No More Practices At The Trop?

May 29th, 2012

Much has been written about how the Bucs will work to capitalize on the typical extreme heat at Raymond James Stadium for early season games.

Of course, there’s no proven way to go about conditioning for extreme heat that doesn’t run a risk of taxing players’ bodies to a point where it does more harm than good.

So talk of this heat preparation really doesn’t get Joe excited, as Joe doesn’t think it means a hell of a lot for 2012, or in general. The Bucs play plenty of warm weather teams and nearly all teams are use to practicing in extreme heat during training camp. For example, the Panthers come to Tampa to open the season. They’re sure used to heat. And the next home game is the Redskins on Sept. 30 at 4:15 p.m.

But heat tolerance can be a slight edge, so surely it’s worth exploring.

Woody Cummings, of The Tampa Tribune, delved into this via his recent beat column. Cummings notes that team practicies in air conditioned surroundings in St. Pete are likely history.

“That has to become our advantage,” Schiano said of the Tampa area’s taxing heat indexes, which regularly soar to more than 100 degrees through September and sometimes into November.

“When you get teams out there in that stadium and it’s really hot and you push the envelope, I think it becomes an advantage and that’s something that is important to me.”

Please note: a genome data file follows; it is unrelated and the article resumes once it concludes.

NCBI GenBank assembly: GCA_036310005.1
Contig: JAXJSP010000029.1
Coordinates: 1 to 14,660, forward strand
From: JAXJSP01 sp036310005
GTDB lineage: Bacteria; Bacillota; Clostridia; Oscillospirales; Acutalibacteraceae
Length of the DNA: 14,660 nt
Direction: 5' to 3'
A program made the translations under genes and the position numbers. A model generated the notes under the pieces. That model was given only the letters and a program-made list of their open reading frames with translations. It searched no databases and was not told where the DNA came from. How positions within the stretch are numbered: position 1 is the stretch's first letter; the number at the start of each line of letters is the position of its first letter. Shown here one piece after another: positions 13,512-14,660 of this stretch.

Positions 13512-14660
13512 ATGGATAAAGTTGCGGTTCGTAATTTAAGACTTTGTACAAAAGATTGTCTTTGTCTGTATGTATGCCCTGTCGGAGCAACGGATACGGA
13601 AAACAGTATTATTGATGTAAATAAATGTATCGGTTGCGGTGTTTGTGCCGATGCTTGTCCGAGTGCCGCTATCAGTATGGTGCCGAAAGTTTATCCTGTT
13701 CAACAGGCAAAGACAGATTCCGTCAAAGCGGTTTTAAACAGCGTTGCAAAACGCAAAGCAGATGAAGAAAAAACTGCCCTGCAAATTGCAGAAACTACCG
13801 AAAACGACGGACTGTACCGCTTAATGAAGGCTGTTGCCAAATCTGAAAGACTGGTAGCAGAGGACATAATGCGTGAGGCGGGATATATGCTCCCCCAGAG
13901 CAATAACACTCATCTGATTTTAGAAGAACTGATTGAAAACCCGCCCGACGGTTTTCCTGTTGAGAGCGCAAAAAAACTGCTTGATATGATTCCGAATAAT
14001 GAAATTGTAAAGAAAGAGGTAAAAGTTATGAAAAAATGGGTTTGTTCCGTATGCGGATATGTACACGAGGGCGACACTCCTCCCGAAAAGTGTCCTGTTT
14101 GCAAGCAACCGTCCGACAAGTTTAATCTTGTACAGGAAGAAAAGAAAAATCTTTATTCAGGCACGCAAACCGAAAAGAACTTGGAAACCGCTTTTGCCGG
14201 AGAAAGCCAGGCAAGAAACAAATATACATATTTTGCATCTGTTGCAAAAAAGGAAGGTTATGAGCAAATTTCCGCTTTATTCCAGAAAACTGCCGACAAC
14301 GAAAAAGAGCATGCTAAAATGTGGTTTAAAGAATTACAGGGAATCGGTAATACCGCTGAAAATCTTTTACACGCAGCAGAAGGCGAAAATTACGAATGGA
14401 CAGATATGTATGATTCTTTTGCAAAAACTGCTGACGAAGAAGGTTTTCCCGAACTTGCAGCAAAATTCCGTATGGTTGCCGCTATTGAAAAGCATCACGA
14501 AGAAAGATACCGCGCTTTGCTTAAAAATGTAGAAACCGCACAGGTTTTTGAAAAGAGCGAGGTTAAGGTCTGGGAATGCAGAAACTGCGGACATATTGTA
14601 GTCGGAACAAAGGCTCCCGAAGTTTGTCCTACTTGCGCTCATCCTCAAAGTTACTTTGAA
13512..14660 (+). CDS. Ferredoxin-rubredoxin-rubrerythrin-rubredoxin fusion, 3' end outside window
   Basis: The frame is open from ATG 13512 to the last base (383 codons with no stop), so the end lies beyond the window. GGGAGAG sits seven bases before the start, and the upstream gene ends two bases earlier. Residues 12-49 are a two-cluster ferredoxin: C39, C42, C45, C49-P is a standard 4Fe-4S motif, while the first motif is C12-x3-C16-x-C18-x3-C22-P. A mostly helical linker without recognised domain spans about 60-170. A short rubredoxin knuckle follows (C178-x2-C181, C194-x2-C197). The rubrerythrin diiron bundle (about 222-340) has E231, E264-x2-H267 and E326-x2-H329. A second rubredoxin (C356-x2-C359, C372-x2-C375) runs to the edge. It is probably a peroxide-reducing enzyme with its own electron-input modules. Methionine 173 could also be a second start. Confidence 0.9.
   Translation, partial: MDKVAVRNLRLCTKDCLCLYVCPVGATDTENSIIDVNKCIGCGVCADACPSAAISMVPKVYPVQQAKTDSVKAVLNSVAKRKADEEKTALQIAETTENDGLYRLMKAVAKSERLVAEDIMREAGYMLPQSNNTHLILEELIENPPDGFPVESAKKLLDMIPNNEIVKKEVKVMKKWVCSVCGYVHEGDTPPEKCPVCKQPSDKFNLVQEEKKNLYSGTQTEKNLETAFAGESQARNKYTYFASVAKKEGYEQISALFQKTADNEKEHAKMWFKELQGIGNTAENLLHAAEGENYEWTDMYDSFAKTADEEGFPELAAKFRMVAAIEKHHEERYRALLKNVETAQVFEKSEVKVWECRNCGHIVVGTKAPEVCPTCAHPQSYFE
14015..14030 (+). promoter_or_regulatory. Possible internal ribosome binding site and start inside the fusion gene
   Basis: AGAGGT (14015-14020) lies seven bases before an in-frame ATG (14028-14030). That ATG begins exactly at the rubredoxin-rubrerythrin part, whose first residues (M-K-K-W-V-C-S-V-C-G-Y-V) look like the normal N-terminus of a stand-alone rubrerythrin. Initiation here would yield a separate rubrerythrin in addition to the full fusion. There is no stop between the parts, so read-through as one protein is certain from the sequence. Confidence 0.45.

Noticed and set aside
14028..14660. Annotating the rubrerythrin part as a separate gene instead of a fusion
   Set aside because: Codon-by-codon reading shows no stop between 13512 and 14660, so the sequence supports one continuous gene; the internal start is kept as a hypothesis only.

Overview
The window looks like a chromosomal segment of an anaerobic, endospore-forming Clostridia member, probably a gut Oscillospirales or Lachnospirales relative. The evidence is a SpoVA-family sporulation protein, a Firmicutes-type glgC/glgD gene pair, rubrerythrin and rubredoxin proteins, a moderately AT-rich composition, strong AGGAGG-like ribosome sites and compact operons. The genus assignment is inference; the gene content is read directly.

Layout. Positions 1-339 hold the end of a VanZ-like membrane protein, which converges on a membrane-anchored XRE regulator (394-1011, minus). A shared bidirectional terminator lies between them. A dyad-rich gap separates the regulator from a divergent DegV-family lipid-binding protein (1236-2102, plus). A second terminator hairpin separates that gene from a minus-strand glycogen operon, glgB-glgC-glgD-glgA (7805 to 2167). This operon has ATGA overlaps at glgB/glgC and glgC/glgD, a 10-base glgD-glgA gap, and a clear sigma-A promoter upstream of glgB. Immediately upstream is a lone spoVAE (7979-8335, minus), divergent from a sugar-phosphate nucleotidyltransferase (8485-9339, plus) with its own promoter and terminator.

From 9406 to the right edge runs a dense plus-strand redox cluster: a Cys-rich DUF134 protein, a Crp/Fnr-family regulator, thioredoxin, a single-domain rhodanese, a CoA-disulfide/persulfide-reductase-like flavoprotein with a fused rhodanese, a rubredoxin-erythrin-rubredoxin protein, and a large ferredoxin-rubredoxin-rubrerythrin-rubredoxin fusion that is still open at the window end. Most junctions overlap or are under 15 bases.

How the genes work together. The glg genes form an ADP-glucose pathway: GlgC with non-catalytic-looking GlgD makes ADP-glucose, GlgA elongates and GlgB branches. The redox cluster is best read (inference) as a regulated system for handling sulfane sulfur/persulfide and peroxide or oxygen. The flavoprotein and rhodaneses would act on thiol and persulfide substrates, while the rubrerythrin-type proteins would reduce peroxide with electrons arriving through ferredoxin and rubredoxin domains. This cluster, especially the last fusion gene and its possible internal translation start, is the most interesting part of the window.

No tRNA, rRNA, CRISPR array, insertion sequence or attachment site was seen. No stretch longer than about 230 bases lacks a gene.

So important, the Bucs can probably say goodbye to those once-a-week trips to climate-controlled Tropicana Field they made under Morris to escape the heat. As long as Schiano is in charge, the heat will be on and it will likely be on high.

(Insert your own Peter King thermostat joke)

The “push the envelope” Schiano references above is intriguing to Joe. Perhaps Schiano was referring to Bucs opponents because he has made it clear he wants a punishing, plodding ground attack versus any sort of hurry-up offense or modern NFL assault.

Of course, so much of the Bucs’ potential heat advantage would come in the fourth quarter when, hopefully, it’s a tight game or the Bucs have a lead and haven’t been drained from mounting a furious comeback. Fans haven’t experienced one of those in quite a while.

31 Responses to “No More Practices At The Trop?”

  1. Orlandobucfan Says:

    Practicing in 100+ heat not only gives us an advantage on really hot days but should improve the conditioning in general. I like schianos decision of not being comfy and cozy at the trip the bucs need to get uncomfortable and start playing bucs football. I like schianos mentally and physically tough attitude, an attitude that should produce players that won’t quit!

  2. Fester Says:

    Lot of benefits to practicing at the Trop, from preparing on turf to staying a little fresh. I hope Schiano knows how to handle everything on his plate.

  3. ClayBURN94 Says:

    One thing ive learned playing football in high school is that when you practice hard in heat like this in tampa, its a huge challenge. And we became closer teamates because of it because we had to pick eachother up through the grueling heat. I think this could be a good thing as far as mental toughness and making our team a tight knit group.